Then, in grad school, I wrote a paper on The Simpsons, conducting a semiotic analysis of Springfield as depicted in the show's opening credits. I was amazed by that city too, and I spent several hours pausing each frame of the show's intro, exploring how the animators rendered their complex world that seemed to play by alien rules to the urbanity I saw elsewhere. Struggling to make some sense out of Springfield, I concluded my essay with a couple of lines about the city's strange conflation of multiple narratives and paradoxical geography. Unable to find an existing term that illustrated Springfield, I demonstrated typical grad school ambition and coined my own: omnitopia. Even then I knew that the clumsy slapping together of Latin and Greek roots would cause any serious student of etymology conniption fits, but I only planned to use the word in this classroom exercise. I would probably forget it soon thereafter. Yet when my professor, Jenny Nelson, commented in the paper's margins that I should pursue this line of reasoning in future work, I decided to store omnitopia in my long-term memory.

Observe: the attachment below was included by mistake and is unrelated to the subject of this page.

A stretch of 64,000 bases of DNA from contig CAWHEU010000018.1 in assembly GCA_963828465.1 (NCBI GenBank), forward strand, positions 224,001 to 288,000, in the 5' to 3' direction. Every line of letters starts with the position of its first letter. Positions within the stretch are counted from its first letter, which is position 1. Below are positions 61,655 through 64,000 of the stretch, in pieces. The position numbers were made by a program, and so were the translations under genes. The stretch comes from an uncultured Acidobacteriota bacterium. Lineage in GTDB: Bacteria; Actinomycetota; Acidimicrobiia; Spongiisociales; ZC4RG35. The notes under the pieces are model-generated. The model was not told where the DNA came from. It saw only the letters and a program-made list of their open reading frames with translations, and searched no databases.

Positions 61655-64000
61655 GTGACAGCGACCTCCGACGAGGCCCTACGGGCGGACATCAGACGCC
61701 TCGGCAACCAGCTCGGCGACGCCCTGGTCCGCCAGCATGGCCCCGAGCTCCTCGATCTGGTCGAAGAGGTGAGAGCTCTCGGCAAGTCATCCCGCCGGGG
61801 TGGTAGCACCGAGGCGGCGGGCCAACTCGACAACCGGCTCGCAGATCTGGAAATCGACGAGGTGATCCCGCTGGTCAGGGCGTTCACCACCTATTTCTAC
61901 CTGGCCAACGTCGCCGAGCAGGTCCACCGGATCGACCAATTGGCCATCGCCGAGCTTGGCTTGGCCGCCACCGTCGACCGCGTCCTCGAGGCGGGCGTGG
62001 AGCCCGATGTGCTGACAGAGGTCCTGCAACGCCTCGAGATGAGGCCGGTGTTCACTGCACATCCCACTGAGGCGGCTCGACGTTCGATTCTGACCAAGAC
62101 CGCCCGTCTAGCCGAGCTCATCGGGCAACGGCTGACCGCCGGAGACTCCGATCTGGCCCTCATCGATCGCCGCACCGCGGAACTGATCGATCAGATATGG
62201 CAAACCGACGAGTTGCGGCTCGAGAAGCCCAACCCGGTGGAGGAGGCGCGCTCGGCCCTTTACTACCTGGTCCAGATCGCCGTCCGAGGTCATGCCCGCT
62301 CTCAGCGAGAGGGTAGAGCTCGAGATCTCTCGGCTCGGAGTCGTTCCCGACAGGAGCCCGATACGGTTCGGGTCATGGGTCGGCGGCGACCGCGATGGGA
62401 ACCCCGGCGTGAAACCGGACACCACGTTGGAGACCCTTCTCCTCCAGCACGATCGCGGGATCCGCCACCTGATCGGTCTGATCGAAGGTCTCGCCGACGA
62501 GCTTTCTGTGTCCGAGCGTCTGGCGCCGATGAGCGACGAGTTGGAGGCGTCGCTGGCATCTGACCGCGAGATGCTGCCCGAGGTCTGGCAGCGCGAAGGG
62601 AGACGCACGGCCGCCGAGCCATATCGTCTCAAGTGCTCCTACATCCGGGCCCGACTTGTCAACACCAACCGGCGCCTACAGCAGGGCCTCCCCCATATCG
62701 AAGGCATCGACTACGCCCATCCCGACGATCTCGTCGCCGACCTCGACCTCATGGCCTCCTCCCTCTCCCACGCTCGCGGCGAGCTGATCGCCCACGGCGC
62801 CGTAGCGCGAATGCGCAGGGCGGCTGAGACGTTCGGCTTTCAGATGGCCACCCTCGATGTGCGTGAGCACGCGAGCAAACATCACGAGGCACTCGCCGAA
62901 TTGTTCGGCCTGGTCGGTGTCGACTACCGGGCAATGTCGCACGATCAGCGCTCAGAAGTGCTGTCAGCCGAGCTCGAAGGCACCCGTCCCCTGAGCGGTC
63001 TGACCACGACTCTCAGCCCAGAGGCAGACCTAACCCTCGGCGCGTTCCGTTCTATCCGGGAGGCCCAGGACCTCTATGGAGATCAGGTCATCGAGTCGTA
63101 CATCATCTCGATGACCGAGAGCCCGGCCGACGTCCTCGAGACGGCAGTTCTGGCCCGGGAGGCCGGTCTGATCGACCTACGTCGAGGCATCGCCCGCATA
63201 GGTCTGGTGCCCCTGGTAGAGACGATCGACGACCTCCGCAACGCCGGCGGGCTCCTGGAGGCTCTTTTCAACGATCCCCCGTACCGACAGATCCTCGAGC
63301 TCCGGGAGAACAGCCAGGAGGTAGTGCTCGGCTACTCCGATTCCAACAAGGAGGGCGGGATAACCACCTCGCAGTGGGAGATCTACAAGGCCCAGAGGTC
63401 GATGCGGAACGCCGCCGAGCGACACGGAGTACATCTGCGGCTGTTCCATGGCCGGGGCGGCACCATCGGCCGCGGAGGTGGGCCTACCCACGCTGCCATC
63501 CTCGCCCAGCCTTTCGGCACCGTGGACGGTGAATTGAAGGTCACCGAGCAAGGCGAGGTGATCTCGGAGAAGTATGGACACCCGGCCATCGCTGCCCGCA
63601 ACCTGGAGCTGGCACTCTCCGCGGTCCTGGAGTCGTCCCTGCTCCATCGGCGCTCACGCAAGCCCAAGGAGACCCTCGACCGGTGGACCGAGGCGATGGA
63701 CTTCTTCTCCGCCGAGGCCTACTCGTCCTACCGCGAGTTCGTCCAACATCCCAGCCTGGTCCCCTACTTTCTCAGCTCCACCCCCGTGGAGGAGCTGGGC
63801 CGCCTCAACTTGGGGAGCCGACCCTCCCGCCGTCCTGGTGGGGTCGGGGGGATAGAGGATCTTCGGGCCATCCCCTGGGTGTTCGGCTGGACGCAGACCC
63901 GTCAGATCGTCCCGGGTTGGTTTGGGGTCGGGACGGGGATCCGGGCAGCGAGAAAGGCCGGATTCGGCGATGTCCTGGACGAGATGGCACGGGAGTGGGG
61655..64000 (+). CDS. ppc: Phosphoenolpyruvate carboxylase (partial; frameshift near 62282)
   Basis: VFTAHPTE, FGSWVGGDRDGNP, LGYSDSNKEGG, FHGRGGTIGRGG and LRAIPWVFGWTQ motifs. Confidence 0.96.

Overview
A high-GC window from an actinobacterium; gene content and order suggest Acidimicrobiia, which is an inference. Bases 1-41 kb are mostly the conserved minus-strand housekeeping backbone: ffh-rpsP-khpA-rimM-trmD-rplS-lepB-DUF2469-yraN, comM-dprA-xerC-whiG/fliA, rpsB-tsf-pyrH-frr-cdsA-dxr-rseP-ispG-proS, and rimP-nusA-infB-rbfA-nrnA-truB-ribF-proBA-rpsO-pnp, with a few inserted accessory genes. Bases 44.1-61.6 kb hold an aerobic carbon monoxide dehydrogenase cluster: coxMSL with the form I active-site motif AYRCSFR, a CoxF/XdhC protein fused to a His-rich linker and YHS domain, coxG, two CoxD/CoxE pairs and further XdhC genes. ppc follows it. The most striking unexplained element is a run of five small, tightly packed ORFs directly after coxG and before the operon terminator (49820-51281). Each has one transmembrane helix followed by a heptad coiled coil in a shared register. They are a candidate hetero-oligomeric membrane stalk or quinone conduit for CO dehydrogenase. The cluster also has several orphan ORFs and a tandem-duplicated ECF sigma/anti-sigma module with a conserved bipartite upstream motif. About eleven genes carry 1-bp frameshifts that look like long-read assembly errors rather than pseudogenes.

The word came in handy when I entered the tenure track at San Jose State University, when my college dean, Lela Noble, surprised me by adding to my fourth-year evaluation that, while I was "on track" for tenure, it would be useful for me to pursue more scholarly journal articles. It seemed like good advice to me, but things got tense when I mentioned that note to my department chair. "She wrote that?" he asked, his eyes wide with concern. Suddenly I understood that my dean's comment was no small addendum; it would become the line against which my tenure prospects would be measured. I lost a lot of sleep over the next two days, realizing that I'd focused too much of my time on other academic projects, failing to advance the peer reviewed-journal part of my tenure dossier. I needed to get productive in that area, fast. I met with a senior colleague (and my office-mate at the time), Philip Wander, and discussed my options. We talked about several papers I'd written, and he encouraged me to revise them. Soon afterward I sent one to an international journal, one to a regional journal, and one to a state journal. I dedicated my strongest work, a preliminary extension of the omnitopia project, to Communication Theory. To this day I am amazed that the editor accepted my rough amblings about the omnitopian implications of airport design and performance. The work needed a substantial revision, but eventually my wanderings around omnitopia got published. I had discovered a research line that would carry me through tenure and beyond. Several articles followed in quick succession, and by the time I got through tenure I had long shed my worries about job security. I was too exited about omnitopia to consider stopping, even after I became an associate professor.